Robert Christgau: Dean of American Rock Critics

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Milan Hlavsa 1951-2001

In another country, Milan Hlavsa might have seemed nothing more than an unregenerate hippie. When the Plastic People of the Universe finally played New York in 1998, headlining a bill that also included ex-Fug Tuli Kupferberg at a half full, generationally mixed Irving Plaza, Hlavsa's half-bald pate and shoulder-length locks looked straight outta Marin County. But his careworn face told another story. By founding the Plastic People as a 17-year-old butcher's apprentice and American rock fan in Prague, this insistently apolitical bank clerk's son began a chain of events that led directly to Czechoslovakia's Velvet Revolution, which ended Soviet domination in 1989. He was a hero in spite of himself. And, not coincidentally, he was also an inspired, world-class bass player.

Although Hlavsa later would marvel over how the group's playing improved over the years, his bass--driving, obsessive, hypnotic--jumped out immediately from their first album, Egon Bondy's Lonely Hearts Club Banned. He was the band's chief composer, conceiving music of tremendous force and focus, specific gravity and jazzy wiggle room. The Plastic People's "air of Slavic mourning and pessimism," to quote critic Tom Johnson, made other European art-rock sound hopelessly arch by comparison. Would less compelling stuff have ended up a cause celebre? Probably not. Having sprung up in the wake of the 1968 Soviet invasion, the Plastic People were lightning rods. In 1970 they were denied professional status and the instruments that went with it. Soon they moved to the hills and took jobs as "forest workers" so they could keep playing--when the police didn't intervene. In 1976 they anchored a festival of "druha kultura" ("second culture") that eventually won prison terms for three of them, with Hlavsa remaining free. Czech intellectuals responded with Charter 77, the human rights movement spearheaded by Vaclav Havel, on whose farm the next two Plastics' albums were recorded.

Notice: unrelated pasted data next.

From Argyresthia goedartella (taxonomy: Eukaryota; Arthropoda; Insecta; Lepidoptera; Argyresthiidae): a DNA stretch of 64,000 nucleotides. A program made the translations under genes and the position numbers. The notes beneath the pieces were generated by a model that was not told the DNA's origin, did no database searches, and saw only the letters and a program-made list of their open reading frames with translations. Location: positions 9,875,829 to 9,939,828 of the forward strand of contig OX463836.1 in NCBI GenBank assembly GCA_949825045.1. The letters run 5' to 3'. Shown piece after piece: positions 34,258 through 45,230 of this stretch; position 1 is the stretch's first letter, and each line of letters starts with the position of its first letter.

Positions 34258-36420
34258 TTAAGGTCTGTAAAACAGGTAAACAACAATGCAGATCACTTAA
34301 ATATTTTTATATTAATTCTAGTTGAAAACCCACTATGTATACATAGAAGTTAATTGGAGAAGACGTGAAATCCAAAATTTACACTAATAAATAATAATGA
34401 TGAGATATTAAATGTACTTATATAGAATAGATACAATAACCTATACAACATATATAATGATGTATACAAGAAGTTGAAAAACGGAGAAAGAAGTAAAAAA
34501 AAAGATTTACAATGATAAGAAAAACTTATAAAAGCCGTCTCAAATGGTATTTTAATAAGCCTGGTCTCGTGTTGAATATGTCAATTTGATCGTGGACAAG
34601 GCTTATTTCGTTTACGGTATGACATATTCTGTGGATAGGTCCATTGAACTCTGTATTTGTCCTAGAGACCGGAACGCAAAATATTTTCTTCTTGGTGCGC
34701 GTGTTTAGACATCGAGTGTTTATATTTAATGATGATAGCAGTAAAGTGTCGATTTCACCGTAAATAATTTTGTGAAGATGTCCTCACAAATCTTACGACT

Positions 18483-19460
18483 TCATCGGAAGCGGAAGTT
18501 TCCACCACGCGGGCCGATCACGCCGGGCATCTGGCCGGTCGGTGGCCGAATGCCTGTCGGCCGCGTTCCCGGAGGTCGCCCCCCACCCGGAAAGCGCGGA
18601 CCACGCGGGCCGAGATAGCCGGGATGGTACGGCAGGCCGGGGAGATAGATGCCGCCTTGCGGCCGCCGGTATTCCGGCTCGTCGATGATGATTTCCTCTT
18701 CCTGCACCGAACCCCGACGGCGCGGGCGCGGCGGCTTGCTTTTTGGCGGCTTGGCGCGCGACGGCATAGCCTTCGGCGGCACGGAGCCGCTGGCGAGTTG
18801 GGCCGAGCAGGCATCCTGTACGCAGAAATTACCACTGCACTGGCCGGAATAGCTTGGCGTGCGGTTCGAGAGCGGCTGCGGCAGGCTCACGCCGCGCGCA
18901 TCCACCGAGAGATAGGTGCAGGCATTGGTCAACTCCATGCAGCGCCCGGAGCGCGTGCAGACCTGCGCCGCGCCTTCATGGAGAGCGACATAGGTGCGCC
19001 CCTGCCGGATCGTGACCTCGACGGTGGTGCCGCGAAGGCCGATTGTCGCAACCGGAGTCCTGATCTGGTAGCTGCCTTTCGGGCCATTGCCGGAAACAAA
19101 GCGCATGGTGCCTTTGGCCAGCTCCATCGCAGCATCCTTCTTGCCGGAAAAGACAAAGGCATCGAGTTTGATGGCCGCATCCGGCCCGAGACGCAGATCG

In glasnost 1988, after years of sporadic guerrilla gigs, the Plastics were offered the chance to resume official performance, only to disintegrate rancorously over whether to compromise by assuming another name, which Hlavsa favored. Instead he, two other Plastic People, and three young admirers including his sister-in-law formed the more conventional rock band Pulnoc, which released a well-regarded American album on Arista in 1991 and maintained something of a career thereafter. In 1997, Havel persuaded the Plastic People to regroup. When Havel brought Lou Reed to the White House in 1999, the Plastic People also played.

Described by those who met him as both "sweet, funny, good-natured" and a "wise guy," Hlavsa had a darkly religious bent--the first album the Plastic People cut at Havel's farm was about Christ and called Passion Play. He once told me that Pulnoc's subject was "the place of man in this world and the world to come." Now Hlavsa will no longer see any "world to come" on this mortal plane. On January 5, plans for a new album of Plastics material came to an abrupt halt when treatment failed to halt the spread of lung cancer and he died.

Rolling Stone, Feb. 15, 2001